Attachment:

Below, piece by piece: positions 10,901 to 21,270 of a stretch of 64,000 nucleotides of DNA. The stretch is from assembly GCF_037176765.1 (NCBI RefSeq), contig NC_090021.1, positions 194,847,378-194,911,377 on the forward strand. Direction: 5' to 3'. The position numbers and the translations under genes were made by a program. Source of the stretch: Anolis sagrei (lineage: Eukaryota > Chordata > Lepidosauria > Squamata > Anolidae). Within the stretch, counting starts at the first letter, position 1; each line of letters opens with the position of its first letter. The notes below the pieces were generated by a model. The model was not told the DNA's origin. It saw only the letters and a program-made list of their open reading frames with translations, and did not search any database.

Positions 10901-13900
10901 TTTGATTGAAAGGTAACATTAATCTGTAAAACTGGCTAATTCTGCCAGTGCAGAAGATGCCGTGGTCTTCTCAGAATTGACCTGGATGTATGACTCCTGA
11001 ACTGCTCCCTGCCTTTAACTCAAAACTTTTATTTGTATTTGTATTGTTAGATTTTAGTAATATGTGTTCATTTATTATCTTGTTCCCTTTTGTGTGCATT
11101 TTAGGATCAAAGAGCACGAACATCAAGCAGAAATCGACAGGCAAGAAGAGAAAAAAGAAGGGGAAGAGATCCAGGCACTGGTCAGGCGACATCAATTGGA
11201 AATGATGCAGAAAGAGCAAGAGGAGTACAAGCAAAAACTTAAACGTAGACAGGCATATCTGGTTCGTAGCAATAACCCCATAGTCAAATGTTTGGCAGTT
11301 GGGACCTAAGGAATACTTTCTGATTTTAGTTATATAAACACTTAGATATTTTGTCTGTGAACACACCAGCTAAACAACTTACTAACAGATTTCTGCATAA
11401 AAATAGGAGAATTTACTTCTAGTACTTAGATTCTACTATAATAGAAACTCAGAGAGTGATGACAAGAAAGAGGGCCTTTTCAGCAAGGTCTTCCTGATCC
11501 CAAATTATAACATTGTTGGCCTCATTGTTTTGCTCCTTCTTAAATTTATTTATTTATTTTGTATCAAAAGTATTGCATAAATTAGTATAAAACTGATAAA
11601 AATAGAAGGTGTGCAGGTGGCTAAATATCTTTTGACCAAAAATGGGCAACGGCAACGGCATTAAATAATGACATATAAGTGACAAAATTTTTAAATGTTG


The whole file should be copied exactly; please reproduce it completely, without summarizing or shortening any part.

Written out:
Below, piece by piece: positions 10,901 to 21,270 of a stretch of 64,000 nucleotides of DNA. The stretch is from assembly GCF_037176765.1 (NCBI RefSeq), contig NC_090021.1, positions 194,847,378-194,911,377 on the forward strand. Direction: 5' to 3'. The position numbers and the translations under genes were made by a program. Source of the stretch: Anolis sagrei (lineage: Eukaryota > Chordata > Lepidosauria > Squamata > Anolidae). Within the stretch, counting starts at the first letter, position 1; each line of letters opens with the position of its first letter. The notes below the pieces were generated by a model. The model was not told the DNA's origin. It saw only the letters and a program-made list of their open reading frames with translations, and did not search any database.

Positions 10901-13900
10901 TTTGATTGAAAGGTAACATTAATCTGTAAAACTGGCTAATTCTGCCAGTGCAGAAGATGCCGTGGTCTTCTCAGAATTGACCTGGATGTATGACTCCTGA
11001 ACTGCTCCCTGCCTTTAACTCAAAACTTTTATTTGTATTTGTATTGTTAGATTTTAGTAATATGTGTTCATTTATTATCTTGTTCCCTTTTGTGTGCATT
11101 TTAGGATCAAAGAGCACGAACATCAAGCAGAAATCGACAGGCAAGAAGAGAAAAAAGAAGGGGAAGAGATCCAGGCACTGGTCAGGCGACATCAATTGGA
11201 AATGATGCAGAAAGAGCAAGAGGAGTACAAGCAAAAACTTAAACGTAGACAGGCATATCTGGTTCGTAGCAATAACCCCATAGTCAAATGTTTGGCAGTT
11301 GGGACCTAAGGAATACTTTCTGATTTTAGTTATATAAACACTTAGATATTTTGTCTGTGAACACACCAGCTAAACAACTTACTAACAGATTTCTGCATAA
11401 AAATAGGAGAATTTACTTCTAGTACTTAGATTCTACTATAATAGAAACTCAGAGAGTGATGACAAGAAAGAGGGCCTTTTCAGCAAGGTCTTCCTGATCC
11501 CAAATTATAACATTGTTGGCCTCATTGTTTTGCTCCTTCTTAAATTTATTTATTTATTTTGTATCAAAAGTATTGCATAAATTAGTATAAAACTGATAAA
11601 AATAGAAGGTGTGCAGGTGGCTAAATATCTTTTGACCAAAAATGGGCAACGGCAACGGCATTAAATAATGACATATAAGTGACAAAATTTTTAAATGTTG